NVCA Brings VC and DC Together at Annual Meeting
It has been one week since the venture capital community convened in Washington, D.C. at the 2017 NVCA Annual Meeting and everyone is still buzzing from the event and our new format.
We rewrote the script for this year’s event to focus exclusively on policy and direct engagement with policymakers to advance a pro-innovation agenda that supports new company creation. Crucial to that mission was moving the Annual Meeting to our nation’s capital.
Although this was a change from how the meeting has been done in recent years, we were really taking a lesson from the past, replicating what was done in the early days of the association.
In the early years of NVCA in the 1970’s, the NVCA Annual Meeting was held in D.C. It was an opportunity for the young venture capital industry to come to Washington, learn about policy, and make an impact on policies important to supporting entrepreneurship and spurring high-growth startups. In fact, it was during those early years that NVCA helped change several government policies that gave rise to the modern venture capital industry and demonstrated to the early pioneers of our industry how impactful direct advocacy can be on an industry.
While the venture capital industry has matured immensely since those early days of NVCA, the rationale behind those early Annual Meetings still holds true. Therefore, we went back to our roots this year and brought the venture capital industry and the D.C. community together for two days of policy education and advocacy meetings on Capitol Hill.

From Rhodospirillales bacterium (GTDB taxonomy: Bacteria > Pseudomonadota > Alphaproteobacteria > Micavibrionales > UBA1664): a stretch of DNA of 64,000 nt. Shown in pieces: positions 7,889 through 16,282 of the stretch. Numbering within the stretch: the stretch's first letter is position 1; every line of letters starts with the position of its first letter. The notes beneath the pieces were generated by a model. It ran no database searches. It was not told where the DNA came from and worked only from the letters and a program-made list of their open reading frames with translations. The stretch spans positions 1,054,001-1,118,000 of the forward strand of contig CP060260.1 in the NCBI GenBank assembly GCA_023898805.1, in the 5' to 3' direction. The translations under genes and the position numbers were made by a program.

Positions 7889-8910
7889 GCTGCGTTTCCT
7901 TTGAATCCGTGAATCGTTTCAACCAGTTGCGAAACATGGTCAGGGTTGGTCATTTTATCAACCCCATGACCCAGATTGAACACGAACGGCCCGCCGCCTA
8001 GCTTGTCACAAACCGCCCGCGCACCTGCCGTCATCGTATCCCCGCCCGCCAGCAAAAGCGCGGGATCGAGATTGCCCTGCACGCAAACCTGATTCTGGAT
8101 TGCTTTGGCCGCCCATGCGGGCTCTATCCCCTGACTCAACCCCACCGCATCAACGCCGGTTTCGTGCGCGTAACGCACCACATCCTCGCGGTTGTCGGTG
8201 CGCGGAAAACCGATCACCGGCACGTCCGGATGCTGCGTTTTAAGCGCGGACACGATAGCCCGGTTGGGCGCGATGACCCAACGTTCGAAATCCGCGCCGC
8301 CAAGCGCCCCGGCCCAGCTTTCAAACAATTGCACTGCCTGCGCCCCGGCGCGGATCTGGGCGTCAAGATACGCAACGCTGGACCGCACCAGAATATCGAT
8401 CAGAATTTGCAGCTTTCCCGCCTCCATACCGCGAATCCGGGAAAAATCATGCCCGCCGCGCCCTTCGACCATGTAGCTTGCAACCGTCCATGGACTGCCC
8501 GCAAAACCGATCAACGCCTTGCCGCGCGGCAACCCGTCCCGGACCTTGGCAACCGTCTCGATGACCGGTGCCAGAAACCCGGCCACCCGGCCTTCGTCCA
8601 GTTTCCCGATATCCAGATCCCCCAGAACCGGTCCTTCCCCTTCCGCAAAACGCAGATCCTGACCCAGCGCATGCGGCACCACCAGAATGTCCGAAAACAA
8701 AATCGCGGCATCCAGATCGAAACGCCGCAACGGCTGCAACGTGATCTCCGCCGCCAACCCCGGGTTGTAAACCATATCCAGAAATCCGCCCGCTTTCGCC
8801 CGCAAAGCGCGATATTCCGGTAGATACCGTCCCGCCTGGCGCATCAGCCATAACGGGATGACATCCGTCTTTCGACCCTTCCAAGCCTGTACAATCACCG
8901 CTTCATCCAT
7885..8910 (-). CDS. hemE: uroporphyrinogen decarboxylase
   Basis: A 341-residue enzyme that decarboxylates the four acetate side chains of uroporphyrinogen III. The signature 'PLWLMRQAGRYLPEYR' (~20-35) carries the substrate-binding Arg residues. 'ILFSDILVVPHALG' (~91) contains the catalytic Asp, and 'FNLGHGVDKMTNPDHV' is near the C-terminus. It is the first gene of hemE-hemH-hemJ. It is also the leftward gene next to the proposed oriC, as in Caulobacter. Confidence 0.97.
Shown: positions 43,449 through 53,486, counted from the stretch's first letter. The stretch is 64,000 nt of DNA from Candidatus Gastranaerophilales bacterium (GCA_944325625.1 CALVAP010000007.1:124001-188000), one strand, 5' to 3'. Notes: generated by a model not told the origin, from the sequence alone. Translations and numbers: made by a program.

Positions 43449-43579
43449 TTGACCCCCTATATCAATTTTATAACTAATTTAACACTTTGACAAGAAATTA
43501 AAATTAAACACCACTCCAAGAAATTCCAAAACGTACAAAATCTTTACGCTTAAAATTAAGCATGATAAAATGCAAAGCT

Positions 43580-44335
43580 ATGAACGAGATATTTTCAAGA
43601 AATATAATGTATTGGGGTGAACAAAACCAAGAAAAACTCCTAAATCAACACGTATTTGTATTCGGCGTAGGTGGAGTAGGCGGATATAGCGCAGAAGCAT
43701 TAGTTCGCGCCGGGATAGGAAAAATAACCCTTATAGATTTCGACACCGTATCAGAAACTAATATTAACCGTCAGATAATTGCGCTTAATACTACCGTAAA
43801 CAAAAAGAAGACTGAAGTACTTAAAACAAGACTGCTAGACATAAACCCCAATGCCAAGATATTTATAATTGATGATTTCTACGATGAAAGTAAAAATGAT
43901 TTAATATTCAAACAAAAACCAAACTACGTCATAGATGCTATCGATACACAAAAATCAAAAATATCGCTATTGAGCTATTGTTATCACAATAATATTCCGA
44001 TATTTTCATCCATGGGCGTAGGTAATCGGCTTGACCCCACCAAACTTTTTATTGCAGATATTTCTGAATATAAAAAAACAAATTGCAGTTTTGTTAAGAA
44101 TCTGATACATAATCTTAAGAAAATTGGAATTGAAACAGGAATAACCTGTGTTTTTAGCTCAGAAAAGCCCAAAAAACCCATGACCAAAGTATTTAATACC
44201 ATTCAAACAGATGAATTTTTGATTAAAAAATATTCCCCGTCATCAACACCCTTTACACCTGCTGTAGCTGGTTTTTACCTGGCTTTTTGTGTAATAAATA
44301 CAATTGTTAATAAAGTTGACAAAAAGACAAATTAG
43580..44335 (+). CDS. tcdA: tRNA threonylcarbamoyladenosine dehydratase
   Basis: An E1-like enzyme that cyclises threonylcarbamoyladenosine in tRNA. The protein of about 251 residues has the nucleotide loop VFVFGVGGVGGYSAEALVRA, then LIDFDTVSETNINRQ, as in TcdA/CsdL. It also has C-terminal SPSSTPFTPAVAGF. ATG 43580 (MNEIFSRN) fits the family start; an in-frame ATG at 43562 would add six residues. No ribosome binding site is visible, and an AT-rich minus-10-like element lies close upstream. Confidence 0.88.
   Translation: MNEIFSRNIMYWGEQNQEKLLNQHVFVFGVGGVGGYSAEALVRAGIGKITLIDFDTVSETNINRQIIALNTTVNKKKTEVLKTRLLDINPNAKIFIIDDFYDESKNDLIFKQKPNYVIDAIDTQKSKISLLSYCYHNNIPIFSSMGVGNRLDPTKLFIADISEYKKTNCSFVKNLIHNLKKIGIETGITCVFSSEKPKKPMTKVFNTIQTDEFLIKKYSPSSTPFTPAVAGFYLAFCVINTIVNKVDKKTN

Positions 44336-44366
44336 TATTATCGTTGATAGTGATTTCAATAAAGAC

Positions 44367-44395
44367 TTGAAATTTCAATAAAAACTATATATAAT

On the first day, the VC community and D.C. policymakers and influencers gathered at the Newseum for a day of policy education, discussions, and presentations.
The day was filled with engaging content, including: keynote speakers Senator Jeff Flake (R-AZ) and Senator Brian Schatz (D-HI); policy panels on immigration reform, capital markets, tax reform and more featuring prominent VCs, policymakers and government officials; a data presentation from PitchBook; and the official passing of the gavel from outgoing NVCA Chair Venky Ganesan of Menlo Ventures to our new Chair Scott Kupor of Andreessen Horowitz.
On the second day of our Annual Meeting, members of the venture community organized for advocacy meetings on Capitol Hill with lawmakers and staff to advance our pro-innovation agenda. The day started with a briefing and prep meeting in the House Ways & Means Committee hearing room before assembling into pods for our meetings. Among others, our groups met with Senator Rob Portman (R-OH), Senator John Thune (R-SD), Senate Banking Committee staff and House Ways and Means Committee staff to discuss tax reform to spur new company formation, capital markets reform to jumpstart the pipeline of VC-backed IPOs, and immigration reform to ensure foreign-born founders can come to the U.S. to build and grow their companies.
Our day of advocacy on behalf of the VC industry was a fitting end to the two-day event. Overall, moving the NVCA Annual Meeting back to Washington was the right call. It both returns NVCA to its roots and also strengthens us as an industry in Washington by bringing VCs to D.C. Planning is already underway for next year, so mark your calendars for 2018.